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Foreign affairs once again dominate the front pages, following Gordon Brown’s trip to Afghanistan and his predecessor’s remarks that he “would have gone to war without Iraqi WMD”. The Times reports the Prime Minister’s £150 million pledge of 400 high-tech handheld devices to detect roadside bombs in Afghanistan. The Guardian, however, reports bad news for the mission, in that a key hydroelectric turbine project “may never be installed” because the coalition is unable to secure a 30-mile stretch of road in northern Helmand, while the Independent carries a despatch from the front line detalining the “strategy for the Afghan surge” – namely reconciliation with Taliban forces willing to renounce extremism.
On Iraq, the Guardian gives reassurances that Tony Blair’s evidence to the Chilcot inquiry will be “very much in public” following reports over the weekend that it would be given in secret. Writing in the Times, former Director of Public Prosecutions Ken MacDonald voices his displeasure at the latest developments, saying that Mr Blair “engaged in an alarming subterfuge with his partner George Bush and went on to mislead and cajole the British people into a deadly war”, with the Independent reporting former UN Chief Weapons Inspector Hans Blix’s remarks that the former PM’s statement gave the impression of a “lack of sincerity”.
To Copenhagen, and the Independent’s report that sunspots “do not cause climate change”, debunking another key tenet of the climate sceptics. Scientists, led by a Nobel prize-winner, say evidence claiming sunspots cause global warming is “deeply flawed”. At the summit itself, the chances of a global emissions deal being struck are fading, report the Guardian and Independent, with the Times saying a deal could be stalled “for up to six years”. Yesterday Left Foot Forward published a poll which found that a global deal at Copenhagen is critical to winning over public support for key domestic measures, also reported in the Independent on Sunday.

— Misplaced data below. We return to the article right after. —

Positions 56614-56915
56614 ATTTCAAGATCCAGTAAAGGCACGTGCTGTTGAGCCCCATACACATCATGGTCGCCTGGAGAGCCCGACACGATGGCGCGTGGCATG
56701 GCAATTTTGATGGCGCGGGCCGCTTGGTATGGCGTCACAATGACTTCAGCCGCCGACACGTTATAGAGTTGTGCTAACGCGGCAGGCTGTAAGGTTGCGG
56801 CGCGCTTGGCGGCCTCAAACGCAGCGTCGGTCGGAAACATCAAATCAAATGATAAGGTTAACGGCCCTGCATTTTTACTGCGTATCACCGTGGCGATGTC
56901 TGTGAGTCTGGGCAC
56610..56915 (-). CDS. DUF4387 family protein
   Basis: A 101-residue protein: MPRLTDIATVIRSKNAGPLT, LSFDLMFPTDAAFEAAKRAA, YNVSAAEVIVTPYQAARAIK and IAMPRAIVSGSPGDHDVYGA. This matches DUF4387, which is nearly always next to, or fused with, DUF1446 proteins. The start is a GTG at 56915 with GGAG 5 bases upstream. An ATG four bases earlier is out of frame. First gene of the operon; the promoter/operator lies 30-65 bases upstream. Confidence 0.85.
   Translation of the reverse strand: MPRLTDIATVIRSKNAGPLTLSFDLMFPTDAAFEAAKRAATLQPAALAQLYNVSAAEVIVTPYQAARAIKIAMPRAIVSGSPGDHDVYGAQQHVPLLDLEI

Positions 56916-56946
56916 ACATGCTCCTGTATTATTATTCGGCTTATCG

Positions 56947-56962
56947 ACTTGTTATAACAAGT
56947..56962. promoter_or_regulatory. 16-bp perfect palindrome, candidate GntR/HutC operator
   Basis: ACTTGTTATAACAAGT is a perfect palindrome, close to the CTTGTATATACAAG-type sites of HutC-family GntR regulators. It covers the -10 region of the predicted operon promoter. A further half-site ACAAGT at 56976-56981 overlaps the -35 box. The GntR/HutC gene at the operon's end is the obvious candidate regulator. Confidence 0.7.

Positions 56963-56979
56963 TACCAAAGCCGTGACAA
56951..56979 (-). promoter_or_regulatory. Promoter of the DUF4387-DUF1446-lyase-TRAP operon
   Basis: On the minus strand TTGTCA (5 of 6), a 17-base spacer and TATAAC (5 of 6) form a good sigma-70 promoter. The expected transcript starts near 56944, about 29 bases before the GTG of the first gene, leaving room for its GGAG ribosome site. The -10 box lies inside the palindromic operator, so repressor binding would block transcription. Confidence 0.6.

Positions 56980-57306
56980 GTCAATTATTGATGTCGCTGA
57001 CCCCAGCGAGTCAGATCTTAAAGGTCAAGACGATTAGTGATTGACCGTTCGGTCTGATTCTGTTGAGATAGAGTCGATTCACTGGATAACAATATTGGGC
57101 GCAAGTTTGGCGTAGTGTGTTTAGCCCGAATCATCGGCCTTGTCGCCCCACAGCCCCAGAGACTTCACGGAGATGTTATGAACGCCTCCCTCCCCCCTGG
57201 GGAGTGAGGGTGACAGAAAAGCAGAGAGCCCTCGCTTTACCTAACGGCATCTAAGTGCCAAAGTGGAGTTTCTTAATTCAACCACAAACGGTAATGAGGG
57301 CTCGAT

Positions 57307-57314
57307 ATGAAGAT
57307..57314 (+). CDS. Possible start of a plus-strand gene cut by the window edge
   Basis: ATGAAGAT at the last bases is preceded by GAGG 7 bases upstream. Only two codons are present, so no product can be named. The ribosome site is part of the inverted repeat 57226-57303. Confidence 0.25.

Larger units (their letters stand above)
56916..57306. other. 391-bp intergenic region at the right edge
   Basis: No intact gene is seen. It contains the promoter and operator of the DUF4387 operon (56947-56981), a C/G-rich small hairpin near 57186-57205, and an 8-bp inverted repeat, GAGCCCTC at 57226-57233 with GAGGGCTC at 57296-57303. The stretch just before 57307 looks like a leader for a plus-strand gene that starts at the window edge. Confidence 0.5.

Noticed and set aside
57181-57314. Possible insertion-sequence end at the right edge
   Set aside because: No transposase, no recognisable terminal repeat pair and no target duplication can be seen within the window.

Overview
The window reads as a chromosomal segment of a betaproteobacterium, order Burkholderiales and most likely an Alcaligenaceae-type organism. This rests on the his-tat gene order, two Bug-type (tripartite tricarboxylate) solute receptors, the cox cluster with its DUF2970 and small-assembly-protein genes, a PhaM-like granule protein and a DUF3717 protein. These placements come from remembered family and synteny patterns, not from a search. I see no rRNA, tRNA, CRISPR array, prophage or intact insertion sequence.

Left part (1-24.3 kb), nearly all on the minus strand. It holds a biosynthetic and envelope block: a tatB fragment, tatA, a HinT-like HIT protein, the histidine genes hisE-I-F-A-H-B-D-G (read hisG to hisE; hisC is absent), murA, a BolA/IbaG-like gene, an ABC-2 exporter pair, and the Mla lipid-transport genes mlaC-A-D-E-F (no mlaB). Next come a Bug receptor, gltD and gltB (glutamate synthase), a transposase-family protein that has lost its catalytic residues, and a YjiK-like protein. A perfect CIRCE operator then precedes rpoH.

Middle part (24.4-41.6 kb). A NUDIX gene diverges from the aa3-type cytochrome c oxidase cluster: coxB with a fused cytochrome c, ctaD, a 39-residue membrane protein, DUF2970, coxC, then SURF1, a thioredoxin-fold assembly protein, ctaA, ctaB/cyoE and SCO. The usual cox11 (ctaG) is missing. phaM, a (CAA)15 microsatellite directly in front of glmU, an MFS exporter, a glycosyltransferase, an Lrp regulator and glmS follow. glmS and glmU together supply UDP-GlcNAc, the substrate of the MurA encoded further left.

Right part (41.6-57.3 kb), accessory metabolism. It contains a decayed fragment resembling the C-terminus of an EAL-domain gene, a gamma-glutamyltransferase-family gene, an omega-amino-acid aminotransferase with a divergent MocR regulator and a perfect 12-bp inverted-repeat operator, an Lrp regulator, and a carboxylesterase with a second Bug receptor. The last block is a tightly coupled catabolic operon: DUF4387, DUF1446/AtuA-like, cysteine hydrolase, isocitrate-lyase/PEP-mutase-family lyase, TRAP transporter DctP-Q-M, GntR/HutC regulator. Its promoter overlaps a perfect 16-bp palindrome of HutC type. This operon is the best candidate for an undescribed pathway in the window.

The Financial Times reports that flaws in the UK tax system cost the country “£40bn a year”. The figure comes from an HM Revenue & Customs estimate of the “tax gap”, which revealed that “8 per cent of the expected tax due goes uncollected for a variety of reasons ranging from simple errors to criminal attacks”, though it is not as bad as the “14 per cent gap in the US, the 10 per cent gap in Sweden and 6 per cent in Denmark” – but some estimate Britain’s tax gap to be as much as £100bn or 20 per cent.
And the Telegraph reports President Obama’s TV interview on Sunday in which he slammed “fat cat” Wall Street bankers. Ahead of a meeting with executives from 12 banks today he said: “I did not run for office to be helping out a bunch of fat cat bankers on Wall Street,” before adding:
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“They’re still puzzled why it is that people are mad at the banks. Well, let’s see. You guys are drawing down 10, 20 million dollar bonuses after America went through the worst economic year in decades and you guys caused the problem.”